SF Pop-ups: Economic Fizz or Flat?


Eskender grilling lamb and apricots for couscous. Photo credit: Emme Levine
Eskender grilling lamb and apricots for couscous. Photo credit: Emme Levine

Recently, major news outlets have compared pop-up restaurants to just another flash-in-the-pan fad. But a look at the local San Francisco food scene shows a sparkling diversity of pop-up models—all thriving amidst the glowing embers of our latest recession.   Just like toppings on thin-crust pizza, there are many kinds of pop-ups—mostly defined by their route to popup-dom. Ethiopian-born Eskender Aseged of Radio Africa moved his pop-up around for years before settling lightly at Boogaloos (dinners are hosted there every Friday). But this nomadic model lost its appeal, and a more permanent arrangement is in the works. Located in the Bayview district, the new site for his brick-and-mortar “was presented to” him by local City government, and is opening Fall 2011. They recognized his contribution to the community and saw his involvement as one way to revitalize the neighborhood. Eskender also runs a community garden across the street from his proposed restaurant. He teaches classes to local teens about proper nutrition and food alternatives. When he offers them a taste of some veggies and they exclaim, “Oh that’s so good” his response is, “I grew this two blocks from your house.” Education to the community is one component in his pop-up transition plan. He doesn’t do foie gras, or what he calls “bling-bling” food. His cooking style is a blend of influences, where “Arabian meets the Mediterranean Sea.”

Fresh strawberry scoop from Smitten. Photo by: Nicole Grant from The Bold Italic

Robyn Sue Goldman of Smitten Ice Cream literally started her pop-up odyssey from the back of a Radio Flyer red wagon. While attending Stanford, she created a prototype freezing machine she calls “Kelvin”  “in my backyard out of duct tape and parts off of craigslist.” Two years after she graduated, it was mid-recession and she had used up her life savings to build the machine. So, faced with the decision to “take a real job or continue along the who-knows-what road” she decided to give it one last shot. With the help of her “amazing fiancée,” she “rigged up a radio flyer wagon and just started putting Kelvin on the wagon and pulling it around making ice cream for people in the parks.” Robyn now operates out of a tricked-out shipping container in Hayes Valley, part of the Proxy Project. Smitten gets fresh organic dairy mix from Berretta Family Dairy in Santa Rosa : “We went up there, met the family, met our cows.” She offers two seasonal flavors, plus the more traditional vanilla and chocolate. Kelvin imparts an extra creamy, smooth texture since “liquid nitrogen makes the smallest ice crystals.”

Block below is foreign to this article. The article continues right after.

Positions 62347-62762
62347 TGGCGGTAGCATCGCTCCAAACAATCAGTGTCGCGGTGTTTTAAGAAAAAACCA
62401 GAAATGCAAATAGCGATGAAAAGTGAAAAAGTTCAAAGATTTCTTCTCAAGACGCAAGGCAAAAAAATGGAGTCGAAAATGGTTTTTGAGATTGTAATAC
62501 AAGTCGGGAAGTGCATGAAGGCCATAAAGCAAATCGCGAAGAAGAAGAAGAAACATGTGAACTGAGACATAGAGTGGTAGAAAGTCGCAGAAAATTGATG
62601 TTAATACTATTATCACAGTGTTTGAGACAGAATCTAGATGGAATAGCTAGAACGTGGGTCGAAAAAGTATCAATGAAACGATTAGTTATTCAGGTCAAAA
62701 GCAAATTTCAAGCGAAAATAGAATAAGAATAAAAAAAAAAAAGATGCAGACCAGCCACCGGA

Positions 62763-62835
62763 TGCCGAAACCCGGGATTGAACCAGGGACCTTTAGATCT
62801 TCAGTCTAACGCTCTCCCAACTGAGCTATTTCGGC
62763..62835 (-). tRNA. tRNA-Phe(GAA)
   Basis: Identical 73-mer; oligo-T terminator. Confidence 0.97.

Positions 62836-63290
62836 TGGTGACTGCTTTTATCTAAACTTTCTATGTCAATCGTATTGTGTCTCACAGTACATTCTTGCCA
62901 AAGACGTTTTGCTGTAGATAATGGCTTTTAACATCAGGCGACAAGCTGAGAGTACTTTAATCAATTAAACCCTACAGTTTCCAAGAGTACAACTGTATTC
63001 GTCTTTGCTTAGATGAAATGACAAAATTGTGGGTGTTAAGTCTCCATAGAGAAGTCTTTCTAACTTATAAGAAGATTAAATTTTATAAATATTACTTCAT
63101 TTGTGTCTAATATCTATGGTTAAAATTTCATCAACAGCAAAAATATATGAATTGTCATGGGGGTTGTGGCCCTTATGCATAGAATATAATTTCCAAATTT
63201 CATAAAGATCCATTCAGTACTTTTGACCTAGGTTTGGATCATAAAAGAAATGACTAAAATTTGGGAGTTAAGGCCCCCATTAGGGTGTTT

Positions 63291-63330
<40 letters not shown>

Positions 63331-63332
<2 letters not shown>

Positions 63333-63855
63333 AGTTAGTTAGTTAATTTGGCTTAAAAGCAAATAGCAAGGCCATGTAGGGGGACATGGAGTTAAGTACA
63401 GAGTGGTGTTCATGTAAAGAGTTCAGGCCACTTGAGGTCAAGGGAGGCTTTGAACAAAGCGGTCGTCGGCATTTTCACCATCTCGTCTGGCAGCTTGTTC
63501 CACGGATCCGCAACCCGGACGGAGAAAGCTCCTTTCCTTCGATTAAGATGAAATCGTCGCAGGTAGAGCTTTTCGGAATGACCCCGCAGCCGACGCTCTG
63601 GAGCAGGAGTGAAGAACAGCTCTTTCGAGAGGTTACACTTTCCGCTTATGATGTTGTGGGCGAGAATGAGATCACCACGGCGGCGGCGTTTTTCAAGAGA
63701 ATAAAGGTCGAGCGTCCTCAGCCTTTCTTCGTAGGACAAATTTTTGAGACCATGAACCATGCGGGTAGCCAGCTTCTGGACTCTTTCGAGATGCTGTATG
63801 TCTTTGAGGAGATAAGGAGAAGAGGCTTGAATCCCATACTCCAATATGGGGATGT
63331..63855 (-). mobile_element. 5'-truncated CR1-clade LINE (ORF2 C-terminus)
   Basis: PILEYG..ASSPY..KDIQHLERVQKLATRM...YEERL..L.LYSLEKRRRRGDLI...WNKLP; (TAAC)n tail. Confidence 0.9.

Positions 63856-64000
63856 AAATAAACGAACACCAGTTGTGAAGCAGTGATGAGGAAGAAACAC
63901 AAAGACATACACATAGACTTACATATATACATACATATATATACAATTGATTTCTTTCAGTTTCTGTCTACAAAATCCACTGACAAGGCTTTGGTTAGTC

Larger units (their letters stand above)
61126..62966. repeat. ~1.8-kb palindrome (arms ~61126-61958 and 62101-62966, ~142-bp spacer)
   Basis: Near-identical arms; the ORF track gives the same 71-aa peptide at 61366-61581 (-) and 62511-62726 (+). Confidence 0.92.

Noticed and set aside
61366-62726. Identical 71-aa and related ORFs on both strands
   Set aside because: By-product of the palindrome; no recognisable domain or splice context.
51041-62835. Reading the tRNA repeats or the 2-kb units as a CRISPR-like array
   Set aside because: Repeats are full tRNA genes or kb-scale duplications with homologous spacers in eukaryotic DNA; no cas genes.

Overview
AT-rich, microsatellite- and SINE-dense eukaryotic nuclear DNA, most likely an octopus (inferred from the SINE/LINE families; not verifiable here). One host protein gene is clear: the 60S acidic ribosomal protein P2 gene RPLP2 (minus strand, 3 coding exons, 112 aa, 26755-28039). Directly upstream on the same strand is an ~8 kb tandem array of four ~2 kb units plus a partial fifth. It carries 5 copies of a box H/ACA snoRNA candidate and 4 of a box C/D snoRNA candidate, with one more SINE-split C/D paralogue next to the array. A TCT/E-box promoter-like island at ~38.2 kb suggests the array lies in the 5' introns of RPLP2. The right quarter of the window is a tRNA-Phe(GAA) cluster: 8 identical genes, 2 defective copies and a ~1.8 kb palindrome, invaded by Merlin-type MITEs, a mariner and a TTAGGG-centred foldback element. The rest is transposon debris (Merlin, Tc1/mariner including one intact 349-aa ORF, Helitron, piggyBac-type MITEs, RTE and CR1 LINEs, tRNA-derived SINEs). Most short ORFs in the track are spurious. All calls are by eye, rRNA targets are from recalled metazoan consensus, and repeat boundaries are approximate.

Photo courtesy Emme Levine
Photo courtesy Emme Levine

At Three Babes Bakeshop, long-time friends Lenore, Anna, and Katrina hand-roll all the crusts for their 100% organic fruit pies. The bakers-to-be ran a Kickstarter campaign and raised $10K. Within a mere two months, their pop-up was born (their soft-launch was Memorial Day weekend!), and is made from a recycled shipping container as well—you can find it next to The Stable Café on Folsom Street in San Francisco.  Growing up in California’s Central Valley afforded them the opportunity to forge direct relationships with old family friends who are now their source growers—walnuts come from Old Dog Ranch, apples and cherries from Hidden Star Orchards. Pies like Cherry Rhubarb Custard rotate with the seasons. Savory pies like the Fromage Blanc with Green Garlic uses cheese from Cowgirl Creamery, Everything Under the Sun Farm‘s green garlic, local honey, and fresh thyme. Their pie-in-a-jar allows customers to reuse or return the glass container. “Babe” Anna said being a baker is, “…the closest thing I’m ever going to be to an artist. I would consider our pies works of art. (Having a pop-up), we have the flexibility to change things we ourselves are super-excited about. Then I feel like it’s just going to show.” Read more about San Francisco’s local food culture on The Local Dish: Top Favorites from Bay Area Cheesemongers SF Locavores Get Cookin’ with CUESA Local Gone Wild: Urban Foraging

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